Republic Steel seeks experienced Electrical and Mechanical Maintenance Technicians for our Canton, Ohio steelmaking operations to perform preventive, predictive, and routine maintenance tasks to include troubleshooting issues, repairing mill equipment, and performing inspections, and adjustments.
Qualiﬁcations must include at least 3 years experience maintaining heavy manufacturing equipment; mechanical skills - hydraulics, pneumatics, mechanics and basic electrical repair; electrical skills - PLC’s (Allen Bradley, ABB), AC / DC motors, controls, digital drives, circuits, electricity and high voltage distribution. A post secondary education or technical trade certiﬁcate is preferred. The position requires a willingness to work rotating shifts including weekends and holidays as required. Base hourly rate of $21.67 plus 20% weekly incentive opportunity, 401k option and fully paid healthcare beneﬁts including dental and vision.
REPLY TO: C. Muller, Human Resources 2633 8th St. NE Canton, OH, 44704
REPLY TO: M. Parker, Human Resources 2633 8th St. NE Canton, OH, 44704
Or apply online at:
D2 SUNDAY, JANUARY, 29, 2012
Incentives bring jobs to Ohio By MARC KOVAC RECORD PUBLISHING CAPITAL BUREAU
FIRST SHIFT MIG WELDERS Solid Twinsburg company in need of MIG welders. Starting $12 plus depending on experience. Need to Pass a Drug Screen and background check. Must have a Valid Drivers license and be able to pass a welding Test. WEEKLY PAY-CHECKS
JOBS – JOBS – JOBS Supplement your unemployment benefits with a temporary job or temp to hire • • • • • •
Assembly/Packaging Bridgeport CNC Operators Grinders Industrial Shop Maintenance Oﬃce/Clerical/Admin. Assist
• • • • • •
Service Writer/Manager Site Management Assistant Snow Shoveling Steel Processing Warehouse Sales
Call Today HUNTER Temporary Services
Ravenna 330-297-7877 Twinsburg 330-487-5300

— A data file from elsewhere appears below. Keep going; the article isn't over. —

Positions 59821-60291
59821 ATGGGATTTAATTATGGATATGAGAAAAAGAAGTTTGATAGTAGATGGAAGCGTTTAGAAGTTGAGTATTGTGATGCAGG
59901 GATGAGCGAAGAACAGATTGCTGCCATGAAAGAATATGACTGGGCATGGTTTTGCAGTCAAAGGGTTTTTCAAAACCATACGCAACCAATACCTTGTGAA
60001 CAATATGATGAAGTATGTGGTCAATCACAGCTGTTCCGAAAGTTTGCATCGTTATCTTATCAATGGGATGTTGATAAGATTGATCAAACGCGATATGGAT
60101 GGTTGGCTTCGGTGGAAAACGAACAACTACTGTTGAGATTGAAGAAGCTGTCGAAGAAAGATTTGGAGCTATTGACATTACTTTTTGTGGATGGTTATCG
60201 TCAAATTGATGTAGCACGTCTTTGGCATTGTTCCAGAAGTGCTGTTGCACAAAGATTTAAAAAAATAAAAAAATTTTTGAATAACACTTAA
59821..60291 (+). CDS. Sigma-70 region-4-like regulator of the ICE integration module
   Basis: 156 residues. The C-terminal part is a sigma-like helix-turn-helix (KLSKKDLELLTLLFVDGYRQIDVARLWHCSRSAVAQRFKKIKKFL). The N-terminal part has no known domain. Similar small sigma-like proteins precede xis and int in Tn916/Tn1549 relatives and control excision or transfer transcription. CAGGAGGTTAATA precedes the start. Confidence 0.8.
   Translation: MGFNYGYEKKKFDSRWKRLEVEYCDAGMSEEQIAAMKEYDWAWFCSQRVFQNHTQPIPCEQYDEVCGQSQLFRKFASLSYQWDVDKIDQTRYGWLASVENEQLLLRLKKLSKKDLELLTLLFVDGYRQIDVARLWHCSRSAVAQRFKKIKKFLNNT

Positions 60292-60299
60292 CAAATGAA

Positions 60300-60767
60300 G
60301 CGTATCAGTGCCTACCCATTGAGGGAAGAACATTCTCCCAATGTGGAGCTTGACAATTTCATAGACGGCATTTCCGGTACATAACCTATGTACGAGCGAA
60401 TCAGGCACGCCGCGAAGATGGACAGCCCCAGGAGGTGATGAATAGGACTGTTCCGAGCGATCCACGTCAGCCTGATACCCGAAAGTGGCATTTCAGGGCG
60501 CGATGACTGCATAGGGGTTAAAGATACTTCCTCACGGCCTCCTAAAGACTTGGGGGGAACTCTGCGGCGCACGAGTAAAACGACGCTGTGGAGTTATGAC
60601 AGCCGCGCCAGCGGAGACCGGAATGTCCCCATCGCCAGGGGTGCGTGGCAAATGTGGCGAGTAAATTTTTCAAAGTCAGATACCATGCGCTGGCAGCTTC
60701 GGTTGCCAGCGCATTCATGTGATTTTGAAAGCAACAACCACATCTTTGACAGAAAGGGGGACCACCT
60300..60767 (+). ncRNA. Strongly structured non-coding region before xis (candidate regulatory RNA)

COLUMBUS — Chrysler Group is looking to hire 1,105 people at a Toledo area plant. That’s in addition to 1,700 already working at the facility. VXI Global Solutions Inc. has outlined plans for 966 new people at its Canton operations. The list goes on from there: 31 Gifts, 500 jobs in Springfield; Amtrust Financial Services, 800 jobs in Cleveland; Abercrombie & Fitch Management, 500 in the Columbus area; FWT LLC, 200 in Defiance County; Invado International, 300 jobs in Richfield; IRG Warren, 300 jobs in Warren; and Menard’s, 350 jobs in Holiday City in northwestern Ohio. There are thousands of other positions across Ohio that companies have committed to create in coming years, thanks to financial incentives awarded by the state. The Ohio Department of Development and JobsOhio, the state’s new private nonprofit to deal with job creation, counted 245 such projects in 2011 that will lead to 21,099 new jobs and 61,686 re-
tained positions. Combined, the projects will generate nearly $4.8 billion in annual payroll and $3.3 billion in capital investment. “We have been a part of creating 21,000 new jobs,” Mark Kvamme, a longtime Kasich friend who served as the governor’s top jobs adviser before becoming head of JobsOhio, told reporters late last year during a review of Ohio’s 2011 economic development efforts. “... It’s fantastic for 21,000 families, but it’s close to a billion dollars of new payroll. That billion dollars is going to be spent at the nail salon, at the pizza parlor, at the dry cleaners. It’s going to be spent at all these places that really employ a ton of people. You’re going to start seeing that acceleration throughout the entire state.” He added, “We’re now on the map. ... We are now going on the offensive.” There are lots of other jobs in the pipeline, both literally and figuratively speaking, thanks to horizontal hydraulic fracturing, or fracking, an emerging method of extracting oil and gas from deep underground shale deposits. For example A V&M Star
I like to think that kind of a sleeping giant has been awakened, called Ohio. ... Ohio was 47th in the country a year ago, and now we’re moving. We’re starting to see daylight. ” Gov. John Kasich Steel plant in the Youngstown area promises hundreds of jobs to manufacture steel tubing to be used in the industry. “I like to think that kind of a sleeping giant has been awakened, called Ohio,” Gov. John Kasich said about the state’s jobs outlook. But, he added, “We have a long way to go. ... We are in touch with 83,000 either jobs saved or jobs created, but we’re not out of the woods. Ohio was 47th in the country a year ago, and now we’re moving. We’re starting to see daylight.” More jobs announcements are expected in 2012, as the state shifts economic development programs currently housed in the Ohio Department of Development to JobsOhio, with a focus on companies involved in manufacturing, financial services, agriculture, energy and medical industries.